Matthew Deffebach in Business Insurance: OSHA Drug Testing, Incentive Proposal may Bring Relief to Employers

05/29/2019

Business Insurance quoted Haynes and Boone, LLP Partner Matthew Deffebach in an article about the fate of the U.S. Occupational Safety and Health Administration’s proposal to enshrine that employers may establish workplace safety incentive programs and post-incident drug testing.

Here is an excerpt:

The Trump administration’s proposal to enshrine its stance that employers are not prohibited from establishing workplace safety incentive programs or post-incident drug testing in a standard could reassure employers that such programs are legitimate, but much depends on the eventual language and whether the proposal moves forward despite a crowded regulatory agenda and the 2020 presidential elections, experts say.

“I thought it was very interesting, because it looks to me like it’s consistent with the memo that they issued in October 2018 clarifying their position, now taking the position that post-accident drug testing and safety incentive programs are reasonable, that they are valuable for employers if applied consistently,” said Matthew Deffebach, Houston-based partner and head of the labor and employment practice group at law firm Haynes and Boone. LLP.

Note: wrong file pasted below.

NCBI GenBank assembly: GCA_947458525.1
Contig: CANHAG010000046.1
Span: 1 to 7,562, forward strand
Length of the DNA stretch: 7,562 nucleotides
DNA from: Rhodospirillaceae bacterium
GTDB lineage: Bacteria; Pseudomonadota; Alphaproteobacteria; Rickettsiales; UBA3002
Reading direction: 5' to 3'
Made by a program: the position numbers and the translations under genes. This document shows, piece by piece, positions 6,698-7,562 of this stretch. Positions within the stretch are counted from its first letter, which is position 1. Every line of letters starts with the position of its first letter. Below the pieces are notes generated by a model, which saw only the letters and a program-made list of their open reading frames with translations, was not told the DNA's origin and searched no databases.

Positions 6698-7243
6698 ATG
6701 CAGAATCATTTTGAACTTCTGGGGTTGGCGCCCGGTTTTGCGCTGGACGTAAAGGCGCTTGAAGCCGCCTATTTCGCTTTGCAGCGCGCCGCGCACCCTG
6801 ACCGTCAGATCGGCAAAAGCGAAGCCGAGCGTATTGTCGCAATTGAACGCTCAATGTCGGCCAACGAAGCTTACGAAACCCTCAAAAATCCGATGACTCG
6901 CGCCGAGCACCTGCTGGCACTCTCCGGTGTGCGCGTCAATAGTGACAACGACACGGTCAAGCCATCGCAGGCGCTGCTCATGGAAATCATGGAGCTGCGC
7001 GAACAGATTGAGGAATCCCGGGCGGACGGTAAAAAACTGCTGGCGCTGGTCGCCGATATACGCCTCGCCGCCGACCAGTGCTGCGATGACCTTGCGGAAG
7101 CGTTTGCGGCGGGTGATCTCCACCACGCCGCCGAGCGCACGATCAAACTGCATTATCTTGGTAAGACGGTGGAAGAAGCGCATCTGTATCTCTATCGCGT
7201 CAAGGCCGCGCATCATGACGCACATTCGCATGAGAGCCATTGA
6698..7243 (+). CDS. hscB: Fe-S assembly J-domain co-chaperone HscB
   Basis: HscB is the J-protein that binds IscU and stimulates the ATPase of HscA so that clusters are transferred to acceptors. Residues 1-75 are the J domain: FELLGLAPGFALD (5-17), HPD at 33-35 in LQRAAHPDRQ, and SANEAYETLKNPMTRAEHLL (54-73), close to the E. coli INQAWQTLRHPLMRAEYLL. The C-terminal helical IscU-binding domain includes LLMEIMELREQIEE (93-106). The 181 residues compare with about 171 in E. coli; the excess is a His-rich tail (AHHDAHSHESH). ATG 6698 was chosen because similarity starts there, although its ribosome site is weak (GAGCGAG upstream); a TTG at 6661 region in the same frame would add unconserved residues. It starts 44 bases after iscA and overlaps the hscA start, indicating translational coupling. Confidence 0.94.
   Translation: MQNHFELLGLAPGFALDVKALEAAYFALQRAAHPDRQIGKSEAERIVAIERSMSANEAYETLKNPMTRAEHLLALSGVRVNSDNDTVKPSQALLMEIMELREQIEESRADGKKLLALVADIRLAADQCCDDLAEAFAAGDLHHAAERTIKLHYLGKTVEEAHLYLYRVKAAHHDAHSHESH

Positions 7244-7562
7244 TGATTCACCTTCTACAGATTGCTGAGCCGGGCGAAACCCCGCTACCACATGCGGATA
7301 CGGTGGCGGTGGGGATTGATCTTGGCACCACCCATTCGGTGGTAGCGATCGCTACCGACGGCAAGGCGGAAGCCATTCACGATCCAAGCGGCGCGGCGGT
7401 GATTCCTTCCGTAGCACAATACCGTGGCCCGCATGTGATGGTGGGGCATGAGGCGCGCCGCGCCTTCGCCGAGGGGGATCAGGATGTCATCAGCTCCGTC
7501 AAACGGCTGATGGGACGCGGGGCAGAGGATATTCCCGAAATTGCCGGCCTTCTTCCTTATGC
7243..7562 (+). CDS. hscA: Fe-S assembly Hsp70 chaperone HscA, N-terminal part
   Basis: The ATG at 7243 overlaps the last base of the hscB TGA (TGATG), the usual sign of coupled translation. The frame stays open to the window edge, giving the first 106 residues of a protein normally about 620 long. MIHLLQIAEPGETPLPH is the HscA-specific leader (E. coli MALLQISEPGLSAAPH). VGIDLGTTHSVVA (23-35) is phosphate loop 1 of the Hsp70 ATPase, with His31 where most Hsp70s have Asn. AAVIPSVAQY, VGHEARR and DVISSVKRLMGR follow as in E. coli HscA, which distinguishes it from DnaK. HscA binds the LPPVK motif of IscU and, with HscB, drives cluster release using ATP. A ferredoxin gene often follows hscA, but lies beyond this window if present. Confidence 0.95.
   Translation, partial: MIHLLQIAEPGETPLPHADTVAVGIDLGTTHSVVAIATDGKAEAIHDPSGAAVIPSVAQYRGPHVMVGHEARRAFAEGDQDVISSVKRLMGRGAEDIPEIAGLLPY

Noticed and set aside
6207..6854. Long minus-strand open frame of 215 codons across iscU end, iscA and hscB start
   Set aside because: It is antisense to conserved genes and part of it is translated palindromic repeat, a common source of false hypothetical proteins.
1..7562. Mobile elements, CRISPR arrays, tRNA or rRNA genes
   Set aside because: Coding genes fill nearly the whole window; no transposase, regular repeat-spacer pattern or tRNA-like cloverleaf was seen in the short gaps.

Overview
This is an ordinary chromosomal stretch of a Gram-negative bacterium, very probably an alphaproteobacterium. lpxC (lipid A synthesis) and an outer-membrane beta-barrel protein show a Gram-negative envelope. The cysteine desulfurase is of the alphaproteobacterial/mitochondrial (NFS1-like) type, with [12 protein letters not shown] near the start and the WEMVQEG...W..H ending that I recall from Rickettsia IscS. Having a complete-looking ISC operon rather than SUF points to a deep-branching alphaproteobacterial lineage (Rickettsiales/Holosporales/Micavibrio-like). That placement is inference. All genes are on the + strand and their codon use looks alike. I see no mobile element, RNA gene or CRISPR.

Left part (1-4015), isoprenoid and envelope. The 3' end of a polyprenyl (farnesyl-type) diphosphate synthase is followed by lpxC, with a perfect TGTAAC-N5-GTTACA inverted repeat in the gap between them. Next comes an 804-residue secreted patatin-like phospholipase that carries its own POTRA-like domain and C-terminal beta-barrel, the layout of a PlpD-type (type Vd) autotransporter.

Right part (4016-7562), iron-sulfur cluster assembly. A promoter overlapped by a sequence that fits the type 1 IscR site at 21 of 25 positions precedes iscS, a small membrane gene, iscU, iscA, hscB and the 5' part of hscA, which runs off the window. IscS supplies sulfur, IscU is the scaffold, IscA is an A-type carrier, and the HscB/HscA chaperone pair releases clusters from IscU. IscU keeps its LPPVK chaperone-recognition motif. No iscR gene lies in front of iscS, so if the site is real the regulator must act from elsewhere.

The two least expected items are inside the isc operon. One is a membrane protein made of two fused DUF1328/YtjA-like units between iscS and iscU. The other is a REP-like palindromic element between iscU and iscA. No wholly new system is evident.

OSHA previously amended the electronic record-keeping regulation by rescinding the requirement for establishments with 250 or more employees to electronically submit information from OSHA forms 300 and 301, but these establishments are still required to submit information from their Form 300A summaries, including confidential business information.

“I think the criticism when they rescinded part of that rule on the uploading of the OSHA logs in January was … ‘why not rescind it more’ applying to the antiretaliation provisions as they relate to drug testing and safety incentive programs?” Mr. Deffebach said. “I think this is a signal that the administration would intend to do that. The next step is to revert back to the status quo before the rule, because right now it’s just guidance.”

But the memo was helpful for employers that did not make significant changes to their drug testing or safety incentive programs in response to the original rule, he said.

“I think they see it as really good news,” he said. “Even if not the law, it’s an indication that they’re not going to be cited by the agency if there was an investigation.”

To read the full article, click here.

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